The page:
The first answers out are never ‘learned helplessness’, ‘low self esteem’, or ‘not enough money’ even though there’s no question these same psycho-social factors are just as much at work. In fact, if one were to lead off their explanations as to ‘why slaves don’t leave’ with the ‘learned helplessness’ or ‘not enough money’ aspect, the insult of it would ring perfectly clear.

Whether you ask the question in regard to slaves, prisoners of war, kidnap victims, concentration camp captives, or residents of violent regimes, etc., the horrific dynamics and dangers of attempting to escape are well understood by everyone. Some victims of these violent relationships do, in fact, make a run for it. Some succeed. Some are killed. Some are recaptured and punished unmercifully.

Most victims, however, never go beyond an initial evaluation of the risks. The obvious dangers are just too great. They stay. Violence works. Violence, and the sheer terrorizing threat of it, has always, everywhere, worked better than anything else to keep victims compliant and pinned in place.

So why the glaring blind spot in regard to domestic violence victims? Why are women denied even the validation of the dangerous dynamics of her dilemma? Why do so many people still hold a view, as cloaked as it may be in paternal tones, that is more in sync with the perpetrator’s stance than with the victim’s? The view that the problem rests with her. That it’s she that needs to be propped up and fixed.

As if this violence that plagues women around the world is a ‘domesticated violence’, or ‘violence lite’!

The Patriarchy Still Rules! And Still Needs to be Upended!
The glaring blind spot is rooted deep in the self-preservation mechanisms of patriarchal rule. If the violent repression of women were to be recognized on a par with other violent repressions it would require nothing short of upending the missions of law enforcement, prosecutors, courts, and service organizations, and not just the adjustment of rhetoric we have now. The male-dominated power structure resists implementing its real powers on behalf of women in order to preserve the power for itself. That’s fairly obvious.

But what about the blind spot of so many social workers, advocates, and therapists? Those who care about the women, and dedicate their lives to helping them? Perhaps it’s one more layer of the battered women’s syndrome that needs to be exposed. Because if we ourselves truly recognize the gravity of women’s plight, we, too, have to move beyond the safety zones of the nurturing, supportive roles we find so comfortable.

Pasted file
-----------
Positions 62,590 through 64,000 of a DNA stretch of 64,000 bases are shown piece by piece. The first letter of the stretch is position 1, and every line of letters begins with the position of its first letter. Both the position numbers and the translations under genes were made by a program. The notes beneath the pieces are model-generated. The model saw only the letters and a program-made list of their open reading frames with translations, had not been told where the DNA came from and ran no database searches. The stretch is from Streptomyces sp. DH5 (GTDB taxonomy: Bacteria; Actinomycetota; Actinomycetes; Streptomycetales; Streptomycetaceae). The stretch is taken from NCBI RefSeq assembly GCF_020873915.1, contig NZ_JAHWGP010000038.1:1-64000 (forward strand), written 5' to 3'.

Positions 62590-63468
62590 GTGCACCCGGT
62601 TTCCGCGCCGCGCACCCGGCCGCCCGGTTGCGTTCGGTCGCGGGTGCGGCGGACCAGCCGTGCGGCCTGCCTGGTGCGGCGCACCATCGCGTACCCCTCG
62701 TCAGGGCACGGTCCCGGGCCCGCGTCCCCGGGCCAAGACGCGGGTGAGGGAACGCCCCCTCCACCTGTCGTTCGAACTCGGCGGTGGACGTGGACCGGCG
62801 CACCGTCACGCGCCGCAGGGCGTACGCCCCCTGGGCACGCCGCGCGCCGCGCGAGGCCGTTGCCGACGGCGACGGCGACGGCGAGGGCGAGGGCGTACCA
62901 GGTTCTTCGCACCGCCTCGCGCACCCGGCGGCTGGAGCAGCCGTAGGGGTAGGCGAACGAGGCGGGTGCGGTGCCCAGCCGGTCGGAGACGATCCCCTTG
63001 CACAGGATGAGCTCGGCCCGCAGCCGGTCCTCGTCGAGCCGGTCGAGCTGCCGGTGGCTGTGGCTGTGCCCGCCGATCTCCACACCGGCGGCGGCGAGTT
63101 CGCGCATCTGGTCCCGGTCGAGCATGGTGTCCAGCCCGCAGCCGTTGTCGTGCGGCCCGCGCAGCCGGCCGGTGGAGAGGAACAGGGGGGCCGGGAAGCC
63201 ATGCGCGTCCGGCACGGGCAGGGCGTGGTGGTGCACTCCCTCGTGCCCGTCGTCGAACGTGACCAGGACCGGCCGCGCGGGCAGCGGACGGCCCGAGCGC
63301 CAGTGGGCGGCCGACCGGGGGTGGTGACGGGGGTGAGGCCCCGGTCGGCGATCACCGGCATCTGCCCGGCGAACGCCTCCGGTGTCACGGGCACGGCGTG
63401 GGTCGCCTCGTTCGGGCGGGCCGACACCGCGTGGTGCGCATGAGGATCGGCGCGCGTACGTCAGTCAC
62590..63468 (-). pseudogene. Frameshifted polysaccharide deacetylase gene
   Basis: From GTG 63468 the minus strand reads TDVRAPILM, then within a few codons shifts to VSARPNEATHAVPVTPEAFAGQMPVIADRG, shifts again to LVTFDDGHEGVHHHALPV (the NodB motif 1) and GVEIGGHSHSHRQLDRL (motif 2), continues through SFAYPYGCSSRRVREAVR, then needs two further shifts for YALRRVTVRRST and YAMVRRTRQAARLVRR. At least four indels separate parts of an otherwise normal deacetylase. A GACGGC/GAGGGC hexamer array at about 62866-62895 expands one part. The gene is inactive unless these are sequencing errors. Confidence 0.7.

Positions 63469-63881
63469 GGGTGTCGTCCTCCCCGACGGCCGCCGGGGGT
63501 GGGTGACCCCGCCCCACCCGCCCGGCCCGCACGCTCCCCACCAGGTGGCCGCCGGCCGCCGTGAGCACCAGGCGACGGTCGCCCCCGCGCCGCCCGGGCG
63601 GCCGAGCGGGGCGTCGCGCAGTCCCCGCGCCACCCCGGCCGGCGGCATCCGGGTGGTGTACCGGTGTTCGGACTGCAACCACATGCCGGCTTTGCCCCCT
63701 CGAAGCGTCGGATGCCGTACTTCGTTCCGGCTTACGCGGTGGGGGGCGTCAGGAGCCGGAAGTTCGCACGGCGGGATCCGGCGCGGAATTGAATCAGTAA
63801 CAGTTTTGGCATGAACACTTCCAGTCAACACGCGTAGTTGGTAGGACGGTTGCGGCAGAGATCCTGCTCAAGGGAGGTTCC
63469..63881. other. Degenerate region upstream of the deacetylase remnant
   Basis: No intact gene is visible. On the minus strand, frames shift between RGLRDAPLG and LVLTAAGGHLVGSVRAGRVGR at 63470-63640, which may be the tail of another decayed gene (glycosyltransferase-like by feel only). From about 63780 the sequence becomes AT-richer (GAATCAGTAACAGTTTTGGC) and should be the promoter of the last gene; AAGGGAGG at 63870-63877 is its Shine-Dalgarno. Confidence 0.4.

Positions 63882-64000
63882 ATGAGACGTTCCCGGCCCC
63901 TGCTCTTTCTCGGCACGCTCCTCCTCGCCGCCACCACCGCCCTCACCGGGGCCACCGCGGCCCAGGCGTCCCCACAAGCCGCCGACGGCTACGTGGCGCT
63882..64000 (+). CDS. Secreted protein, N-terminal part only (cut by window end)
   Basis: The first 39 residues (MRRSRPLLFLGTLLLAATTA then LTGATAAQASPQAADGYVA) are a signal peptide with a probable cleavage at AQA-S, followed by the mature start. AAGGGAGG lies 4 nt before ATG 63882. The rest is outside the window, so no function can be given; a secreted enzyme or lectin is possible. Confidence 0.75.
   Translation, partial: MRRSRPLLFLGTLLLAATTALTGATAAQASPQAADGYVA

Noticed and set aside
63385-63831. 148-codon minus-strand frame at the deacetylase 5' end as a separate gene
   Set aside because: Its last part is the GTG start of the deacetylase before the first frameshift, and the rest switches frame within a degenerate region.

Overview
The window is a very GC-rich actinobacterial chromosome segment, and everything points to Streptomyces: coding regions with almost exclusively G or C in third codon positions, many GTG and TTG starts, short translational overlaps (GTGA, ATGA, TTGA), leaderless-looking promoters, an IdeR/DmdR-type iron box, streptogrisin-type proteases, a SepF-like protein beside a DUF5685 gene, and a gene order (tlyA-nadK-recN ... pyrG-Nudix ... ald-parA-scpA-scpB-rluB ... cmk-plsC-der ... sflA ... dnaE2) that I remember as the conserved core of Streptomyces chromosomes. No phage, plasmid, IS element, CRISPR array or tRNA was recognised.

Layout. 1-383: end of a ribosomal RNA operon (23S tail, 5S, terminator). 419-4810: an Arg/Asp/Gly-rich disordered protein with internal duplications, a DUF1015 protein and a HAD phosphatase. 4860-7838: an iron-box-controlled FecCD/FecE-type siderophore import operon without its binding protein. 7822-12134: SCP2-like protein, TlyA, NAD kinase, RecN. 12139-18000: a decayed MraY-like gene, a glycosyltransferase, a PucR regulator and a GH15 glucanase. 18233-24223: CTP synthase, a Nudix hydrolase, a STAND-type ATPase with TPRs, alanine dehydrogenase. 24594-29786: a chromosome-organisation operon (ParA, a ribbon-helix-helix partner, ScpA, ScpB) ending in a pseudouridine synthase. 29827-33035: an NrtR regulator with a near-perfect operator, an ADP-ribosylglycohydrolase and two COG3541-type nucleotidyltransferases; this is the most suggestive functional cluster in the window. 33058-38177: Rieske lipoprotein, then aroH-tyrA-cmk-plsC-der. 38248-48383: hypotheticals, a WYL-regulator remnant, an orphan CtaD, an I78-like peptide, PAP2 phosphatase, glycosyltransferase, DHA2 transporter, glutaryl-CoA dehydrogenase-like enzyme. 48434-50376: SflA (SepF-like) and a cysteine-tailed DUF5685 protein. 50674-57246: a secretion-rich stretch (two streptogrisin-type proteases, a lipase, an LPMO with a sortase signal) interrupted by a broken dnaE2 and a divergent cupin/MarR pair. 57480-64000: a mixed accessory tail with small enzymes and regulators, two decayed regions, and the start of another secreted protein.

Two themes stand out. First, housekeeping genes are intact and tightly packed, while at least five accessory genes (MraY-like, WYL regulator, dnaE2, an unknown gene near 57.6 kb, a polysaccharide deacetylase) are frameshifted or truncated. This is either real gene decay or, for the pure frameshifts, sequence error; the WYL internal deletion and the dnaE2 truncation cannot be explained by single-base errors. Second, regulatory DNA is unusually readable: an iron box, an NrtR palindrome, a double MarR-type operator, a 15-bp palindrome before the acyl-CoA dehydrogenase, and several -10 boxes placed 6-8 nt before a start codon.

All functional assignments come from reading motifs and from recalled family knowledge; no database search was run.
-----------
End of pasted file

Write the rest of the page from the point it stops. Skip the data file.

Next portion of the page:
We will be compelled to step out, challenge, watchdog, fight, demand, and make sure that the powerful, male-dominated institutions are, in fact, upended, and that they, indeed, begin to implement their full powers on behalf of women, and against the perpetrators. Only then will domestic violence victims truly have a real choice to leave.

Feel free to photocopy and distribute this information as long as you keep the credit and text intact.
Copyright © Marie De Santis,
Women’s Justice Center,

Who’s the victim? Police look for ‘predominant aggressor’ in domestic cases

The Bismark Tribune, May 4, 2008
The man on the video holds a towel to his bleeding head, screaming at officers about how his wife struck him with an ashtray. Responding to his demands to get in the room, his wife soundlessly walks in, shoulders slumped, head down, tears running down her face.

The officers try to figure out what happened. Still yelling, the man tells one officer he and his wife were arguing and she hit him in the head. The woman confirms his account of the events to another officer.

So, who, if anyone, should be arrested? Clearly, both parties agree that the woman hit her husband with an ashtray. It seems like a simple case.

But today’s officers are asked to take a closer look.

Officers in North Dakota are required to consider whether either party in a domestic dispute used violence in self-defense and to determine before making an arrest which person is the predominant aggressor in situations where both used violence.

The 2007 Legislature passed the “predominant aggressor” law, becoming one of 30 states to have such a statute, said Shelly Carlson, criminal justice project coordinator at the North Dakota Council on Abused Women’s Services.

Officers responding to domestic violence reports first have to determine whether either person acted in self defense. If neither did, they have to determine who was the predominant aggressor.

A predominant aggressor is defined by North Dakota law as the person who is the most significant, not necessarily the first, aggressor in a situation. The factors that go into deciding who was the predominant aggressor include weighing the severity of injuries each person has, history of domestic violence or other violent acts on the part of either person, and the likelihood of whether one person could face future harm from the other person.

“You start to look at all the past history, and it helps you make the decision who is the batterer,” Burleigh County Sheriff’s Deputy Troy Fleck, a domestic violence investigator, said.

Though the predominant aggressor measure passed easily through the Legislature, with unanimous do-pass recommendations from committees and votes of 84-4 in the House and 35-10 in the Senate, not everyone was enthusiastic about the new law. Sen. Tracy Potter, D-Bismarck, voted against the bill because he felt it took away the discretion of police officers in making arrests. The bill, HB1238, changed the law from giving officers criteria they “may”consider to criteria they “shall” consider in determining who to arrest in a domestic dispute.

“That means we’re telling a police officer how to do his job,”Potter said.

Bismarck attorney Tim Purdon thinks the new law makes decision-making in domestic situations harder for law enforcement. While previously, officers could look at the crime scene and determine who should be arrested, they now have to dig into whether either party has done anything violent in the past and try to determine whether they could be involved in other violent acts in the future.

Throwing in the additional factors to consider could make domestic disputes harder for officers to handle, Purdon said.

“Law enforcement already has a really, really difficult job in these situations,”he said.

Purdon said the use of a person’s criminal history in determining who to arrest also is “troublesome.”